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California's Rainy Season

Heavy rains from late October through March mark the rainy season in California, bringing the majority of yearly rainfall to the region. Each year during the winter rainy season, Californians face the risk of flooding and mudflows that can damage homes and businesses.

Winter floods can strike at any time. Already this season, major flooding has impacted thousands of residents in the Pacific Northwest. Californians are equally as vulnerable; it is important for California residents to protect their property from flood damage year-round. Only flood insurance offers financial protection from flooding.

WILDFIRES INCREASE FLOOD RISKS

A string of large-scale wildfires in 2006 have dramatically altered the landscape and ground conditions in the state. Wildfires have scorched more land in 2006 than in any year since 1960, burning an area twice the size of New Jersey. In California, more than 600,000 acres have been destroyed this year (source: National Interagency Fire Center) from San Diego to areas throughout the Central Valley.

The charred and denuded ground in burned areas cannot absorb water easily, making them especially susceptible to flooding, mudflows, mudslides and landslides. Properties that were directly affected by the fire as well as those located below or downstream of the burned areas will all be at risk once the winter rainy season commences. Experts state that, after a wildfire, it can sometimes take three to five years for the vegetation to return to its previous state. Without this vegetation and ground cover, rainfall can cause soil on steep slopes to become saturated, liquefy and then flow down hills as a powerful and devastating mudflow.

LEVEES AND FLOODING: PROTECTION WITH RISK

California has thousands of miles of levees—embankments along waterways, usually made of earth, designed to protect the lives and properties behind them from floods. However, no levee provides full protection from flooding and increased rains during the winter months can affect the ability of a levee to effectively contain rising waters. All levees are designed to provide a specific level of protection, and can be overtopped, or fail, in larger flood events. Levees also require regular maintenance to retain their level of protection. The fact is, levees can and do decay over time, and maintenance can become a serious challenge. When levees do fail, or are overtopped, they fail catastrophically—the flood damage may be more significant than if the levee was not there. For these reasons, the millions of people on the West Coast living behind levees need to understand the flood risks they face and take steps to address them.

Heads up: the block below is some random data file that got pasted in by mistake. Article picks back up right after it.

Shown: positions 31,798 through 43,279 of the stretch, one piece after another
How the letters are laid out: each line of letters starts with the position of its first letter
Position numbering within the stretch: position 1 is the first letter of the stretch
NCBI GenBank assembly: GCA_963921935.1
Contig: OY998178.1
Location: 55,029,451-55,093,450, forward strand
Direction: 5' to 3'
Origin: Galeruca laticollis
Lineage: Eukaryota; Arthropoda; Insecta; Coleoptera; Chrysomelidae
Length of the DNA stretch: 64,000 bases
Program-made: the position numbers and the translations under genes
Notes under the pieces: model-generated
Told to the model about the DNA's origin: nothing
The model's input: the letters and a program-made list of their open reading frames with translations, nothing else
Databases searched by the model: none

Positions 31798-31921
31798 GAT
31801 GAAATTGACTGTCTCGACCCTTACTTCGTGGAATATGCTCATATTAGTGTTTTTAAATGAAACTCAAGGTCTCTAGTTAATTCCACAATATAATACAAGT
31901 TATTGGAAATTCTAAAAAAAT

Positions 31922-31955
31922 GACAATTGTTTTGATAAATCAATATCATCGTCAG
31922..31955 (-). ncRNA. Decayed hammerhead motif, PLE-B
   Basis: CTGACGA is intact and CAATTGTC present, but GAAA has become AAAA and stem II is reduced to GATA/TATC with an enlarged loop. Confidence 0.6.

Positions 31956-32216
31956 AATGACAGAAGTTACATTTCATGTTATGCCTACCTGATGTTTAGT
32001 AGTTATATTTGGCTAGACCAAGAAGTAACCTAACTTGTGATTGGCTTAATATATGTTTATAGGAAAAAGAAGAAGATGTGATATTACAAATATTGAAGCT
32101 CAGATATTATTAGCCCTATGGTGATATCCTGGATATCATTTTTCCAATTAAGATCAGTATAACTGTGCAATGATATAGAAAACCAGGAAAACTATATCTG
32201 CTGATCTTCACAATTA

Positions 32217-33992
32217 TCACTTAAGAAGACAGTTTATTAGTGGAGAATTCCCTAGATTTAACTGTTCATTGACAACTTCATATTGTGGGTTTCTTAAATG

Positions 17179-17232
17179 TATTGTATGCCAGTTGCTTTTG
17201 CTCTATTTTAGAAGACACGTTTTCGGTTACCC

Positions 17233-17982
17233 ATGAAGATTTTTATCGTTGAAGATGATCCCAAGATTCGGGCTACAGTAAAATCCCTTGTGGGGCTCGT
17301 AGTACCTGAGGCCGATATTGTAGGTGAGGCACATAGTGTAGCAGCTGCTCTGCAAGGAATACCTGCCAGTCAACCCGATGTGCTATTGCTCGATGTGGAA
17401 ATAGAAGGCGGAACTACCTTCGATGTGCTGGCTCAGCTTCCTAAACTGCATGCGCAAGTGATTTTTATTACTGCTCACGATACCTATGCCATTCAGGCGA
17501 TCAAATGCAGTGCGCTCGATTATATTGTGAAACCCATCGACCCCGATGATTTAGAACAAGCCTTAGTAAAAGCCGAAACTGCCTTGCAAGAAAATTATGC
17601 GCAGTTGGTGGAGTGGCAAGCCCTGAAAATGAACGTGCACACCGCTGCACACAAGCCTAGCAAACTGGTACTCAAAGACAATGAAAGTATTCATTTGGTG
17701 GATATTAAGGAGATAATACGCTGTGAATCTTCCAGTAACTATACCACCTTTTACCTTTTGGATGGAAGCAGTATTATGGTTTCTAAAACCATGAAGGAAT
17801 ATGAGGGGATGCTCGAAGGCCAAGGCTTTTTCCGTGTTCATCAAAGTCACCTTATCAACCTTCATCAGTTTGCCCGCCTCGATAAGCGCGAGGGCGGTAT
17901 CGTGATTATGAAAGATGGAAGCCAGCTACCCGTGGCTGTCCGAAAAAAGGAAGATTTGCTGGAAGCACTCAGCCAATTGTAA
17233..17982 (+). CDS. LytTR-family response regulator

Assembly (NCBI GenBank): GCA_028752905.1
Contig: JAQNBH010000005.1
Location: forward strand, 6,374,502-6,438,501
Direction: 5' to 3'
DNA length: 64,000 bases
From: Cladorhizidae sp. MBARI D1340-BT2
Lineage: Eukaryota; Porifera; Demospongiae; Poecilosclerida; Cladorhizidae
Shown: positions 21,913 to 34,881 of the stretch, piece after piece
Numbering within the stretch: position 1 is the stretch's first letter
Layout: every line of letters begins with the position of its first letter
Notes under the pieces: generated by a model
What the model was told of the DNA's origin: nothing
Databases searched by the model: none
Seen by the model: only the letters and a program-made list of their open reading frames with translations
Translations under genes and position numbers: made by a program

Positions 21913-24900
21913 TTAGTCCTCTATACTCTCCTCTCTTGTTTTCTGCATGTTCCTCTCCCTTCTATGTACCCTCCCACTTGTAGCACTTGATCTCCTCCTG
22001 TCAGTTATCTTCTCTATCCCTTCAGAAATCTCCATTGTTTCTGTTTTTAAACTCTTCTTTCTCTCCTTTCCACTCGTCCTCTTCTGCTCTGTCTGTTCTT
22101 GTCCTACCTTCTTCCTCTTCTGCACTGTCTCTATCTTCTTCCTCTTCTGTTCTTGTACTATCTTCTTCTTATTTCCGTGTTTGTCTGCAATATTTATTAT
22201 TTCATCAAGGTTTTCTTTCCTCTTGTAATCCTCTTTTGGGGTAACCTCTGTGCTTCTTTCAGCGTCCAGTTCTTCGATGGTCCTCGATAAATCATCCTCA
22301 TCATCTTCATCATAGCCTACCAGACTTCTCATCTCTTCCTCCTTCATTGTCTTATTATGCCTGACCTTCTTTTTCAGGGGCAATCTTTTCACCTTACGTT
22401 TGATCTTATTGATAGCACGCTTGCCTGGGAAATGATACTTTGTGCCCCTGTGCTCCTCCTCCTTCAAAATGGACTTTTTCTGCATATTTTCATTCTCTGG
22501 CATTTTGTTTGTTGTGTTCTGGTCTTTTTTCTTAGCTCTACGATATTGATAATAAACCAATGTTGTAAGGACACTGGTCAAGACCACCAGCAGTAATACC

Mudflows v. Mudslides
A mudflow is a flooding condition where a river of liquid and flowing mud moves on the surface of normally dry land areas. Mudflows are different from mudslides, in which a dry or wet mass of earth or rock moves downhill. Though a flood may trigger a landslide, damage is caused by the falling mass of rock or earth, not the water.

Mudflows are covered by flood insurance—mudslides are not.
If your community contains a levee, there are things you can do to protect yourself and reduce the impact of flood events. First, be sure you understand your risk for flooding. Local officials can provide more information about the levee and related flood risks based on the location of the property. Second, obtain flood insurance—it is critically important to financially protect your investment. Although areas behind levees that can be shown to protect against the one-percent-annual-chance flood will be shown on flood hazard maps as moderate-risk areas, FEMA strongly recommends flood insurance protection for all properties behind levees. Finally, please be aware of and always adhere to local evacuation procedures.

PREPARE

Residents in areas susceptible to winter flooding need to prepare in advance for flood conditions. Before the threat of flooding becomes imminent, residents should:

  • Purchase a flood insurance policy if they do not already have one
  • Review their current insurance policy and become familiar with what is and is not covered
  • Make a flood plan. Plan evacuation routes. Keep important papers in a safe, waterproof place.
  • Itemize and take pictures of possessions

Consumers can visit FloodSmart.gov or call 1-800-427-2419 to learn how to prepare for floods, how to purchase a National Flood Insurance policy and the benefits of protecting your home and property against flooding.

PRIMARY RESIDENCE DISCLAIMER


For flood insurance rating purposes, a primary residence is a building that will be lived in by the insured or the insured's spouse for at least 80 percent of the 365 days following the policy effective date. If the building will be lived in for less than 80 percent of the policy year, it is considered to be a non-primary residence.

How Can I get Covered?

  • Rate your risk
  • Estimate your premiums
  • Find an agent
 

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Last Updated: Sunday, 13-Apr-2014, 4:35 PM (EDT)

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